SAT Order: Stock Exchanges not to Follow SEBI’s Circulars and Directions Mechanically

[Anand Narayan is a corporate and securities lawyer currently working as an in-house counsel in Mumbai]

One has lately witnessed a trend that the stock exchanges, such as NSE, BSE and NCDEX, are following the circulars and directions issued by the Securities and Exchange Board of India (SEBI) mechanically without application of mind, which has not gone down well with the market participants. Much to the relief of the market participants, the Securities Appellate Tribunal (SAT) has passed an order in GRD Securities Ltd v National Stock Exchange Ltd on 10 June 2019, wherein it has been stated that the stock exchanges and their disciplinary authorities should not follow or implement SEBI’s circulars mechanically without their own application of mind. Moreover, in cases where SEBI’s circulars mandate mandatory imposition of penalty for ‘x’ violation, the stock exchange has to interpret those circulars keeping in mind the principles of doctrine of proportionality. In other words, where circumstances so warrant, the stock exchanges may assign a penalty less than the threshold defined by SEBI’s circulars.

In this case the SAT, NSE, during a regular inspection of the books and records of the GRD Securities Ltd, noticed that GRD falsely reported margin amounting to Rs. 2,05,43,947/- in the CD segment in respect of two clients on two occasions. The Disciplinary Action Committee (DAC) of NSE directed GRD Securities Ltd to pay a penalty of Rs. 2,05,43,900/- and face suspension of one trading day in the currency derivatives segment of the Exchange. The DAC imposed the said sanctions by taking shelter under SEBI’s circular dated 10  August 2011 which, inter-alia, states the following:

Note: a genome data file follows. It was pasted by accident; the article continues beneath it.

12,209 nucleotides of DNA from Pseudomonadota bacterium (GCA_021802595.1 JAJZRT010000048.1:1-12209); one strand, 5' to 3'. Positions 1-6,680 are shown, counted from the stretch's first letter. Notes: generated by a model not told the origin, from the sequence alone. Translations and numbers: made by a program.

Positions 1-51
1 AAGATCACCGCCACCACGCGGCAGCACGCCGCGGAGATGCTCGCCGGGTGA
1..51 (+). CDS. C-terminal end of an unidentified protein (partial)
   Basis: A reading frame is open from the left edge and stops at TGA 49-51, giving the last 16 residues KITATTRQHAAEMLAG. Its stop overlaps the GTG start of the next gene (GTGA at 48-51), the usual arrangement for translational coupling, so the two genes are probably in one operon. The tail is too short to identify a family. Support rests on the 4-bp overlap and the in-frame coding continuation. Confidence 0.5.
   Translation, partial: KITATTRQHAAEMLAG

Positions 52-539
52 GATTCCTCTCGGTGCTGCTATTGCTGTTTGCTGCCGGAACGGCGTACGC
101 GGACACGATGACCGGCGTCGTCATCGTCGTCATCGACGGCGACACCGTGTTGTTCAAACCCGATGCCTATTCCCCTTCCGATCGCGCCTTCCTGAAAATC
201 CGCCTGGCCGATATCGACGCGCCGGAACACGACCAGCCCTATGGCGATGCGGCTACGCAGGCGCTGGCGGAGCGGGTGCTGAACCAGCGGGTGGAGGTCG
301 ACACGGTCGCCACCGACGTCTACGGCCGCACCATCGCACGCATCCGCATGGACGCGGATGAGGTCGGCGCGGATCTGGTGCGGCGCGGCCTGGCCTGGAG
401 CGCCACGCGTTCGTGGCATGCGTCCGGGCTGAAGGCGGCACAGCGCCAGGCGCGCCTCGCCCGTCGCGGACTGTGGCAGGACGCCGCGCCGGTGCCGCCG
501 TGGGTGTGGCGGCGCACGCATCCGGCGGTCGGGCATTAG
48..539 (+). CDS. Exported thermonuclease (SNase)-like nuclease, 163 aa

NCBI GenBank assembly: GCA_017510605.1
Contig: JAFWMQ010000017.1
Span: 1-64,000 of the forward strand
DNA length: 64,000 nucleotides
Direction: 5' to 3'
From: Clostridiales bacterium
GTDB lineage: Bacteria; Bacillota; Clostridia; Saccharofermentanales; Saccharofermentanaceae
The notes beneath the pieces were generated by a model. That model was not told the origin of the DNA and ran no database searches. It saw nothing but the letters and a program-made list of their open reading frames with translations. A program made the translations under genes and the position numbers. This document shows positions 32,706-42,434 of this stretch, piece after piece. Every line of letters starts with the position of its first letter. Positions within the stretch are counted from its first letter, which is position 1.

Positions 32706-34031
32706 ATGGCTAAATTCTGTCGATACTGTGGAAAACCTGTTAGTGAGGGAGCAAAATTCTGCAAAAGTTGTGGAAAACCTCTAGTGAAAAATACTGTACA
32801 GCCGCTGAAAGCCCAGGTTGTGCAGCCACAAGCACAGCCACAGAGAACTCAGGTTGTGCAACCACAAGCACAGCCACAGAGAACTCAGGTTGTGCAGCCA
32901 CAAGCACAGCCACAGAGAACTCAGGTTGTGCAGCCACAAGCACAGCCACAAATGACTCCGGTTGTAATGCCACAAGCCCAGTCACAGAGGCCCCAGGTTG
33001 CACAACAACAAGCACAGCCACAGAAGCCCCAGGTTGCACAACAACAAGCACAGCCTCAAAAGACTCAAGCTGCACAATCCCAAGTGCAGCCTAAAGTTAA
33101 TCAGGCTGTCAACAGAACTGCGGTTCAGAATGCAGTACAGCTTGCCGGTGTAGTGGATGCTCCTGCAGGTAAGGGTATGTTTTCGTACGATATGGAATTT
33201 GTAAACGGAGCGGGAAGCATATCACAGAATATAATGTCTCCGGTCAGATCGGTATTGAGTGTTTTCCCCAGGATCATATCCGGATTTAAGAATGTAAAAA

If during inspection it is found that a member has reported falsely the margin collection from clients, the member shall be penalized 100% of the falsely reported
amount along with the suspension of trading for one day in that segment.

The SAT held that the said circular does not differentiate between situations involving upfront collection of cheques but late depositing or late crediting of the said amount and no upfront collection at all and, hence, suffers from the proportionality
principle. In fact, the SAT held that proportionality is a basic principle to be
adhered to while interpreting any provisions relating to punishment where the consequences are serious, as in the instant case. Accordingly, the argument advanced by NSE and SEBI that the said circular provides no discretion to NSE while imposing penalty once the violations are established were summarily rejected by the SAT.

Further the SAT also observed that the word ‘shall’ in the circular has to be read as ‘may’ as it would enable the exchange authorities to distinguish between no collection of margin at all and delayed collection of margin, particularly in situations that have no impact on the settlement or market at all. This order from the SAT will perhaps provide relief to the market participants in their respective cases where stock exchanges are blindly following SEBI’s circular or directions, without applying their own mind.

Anand Narayan

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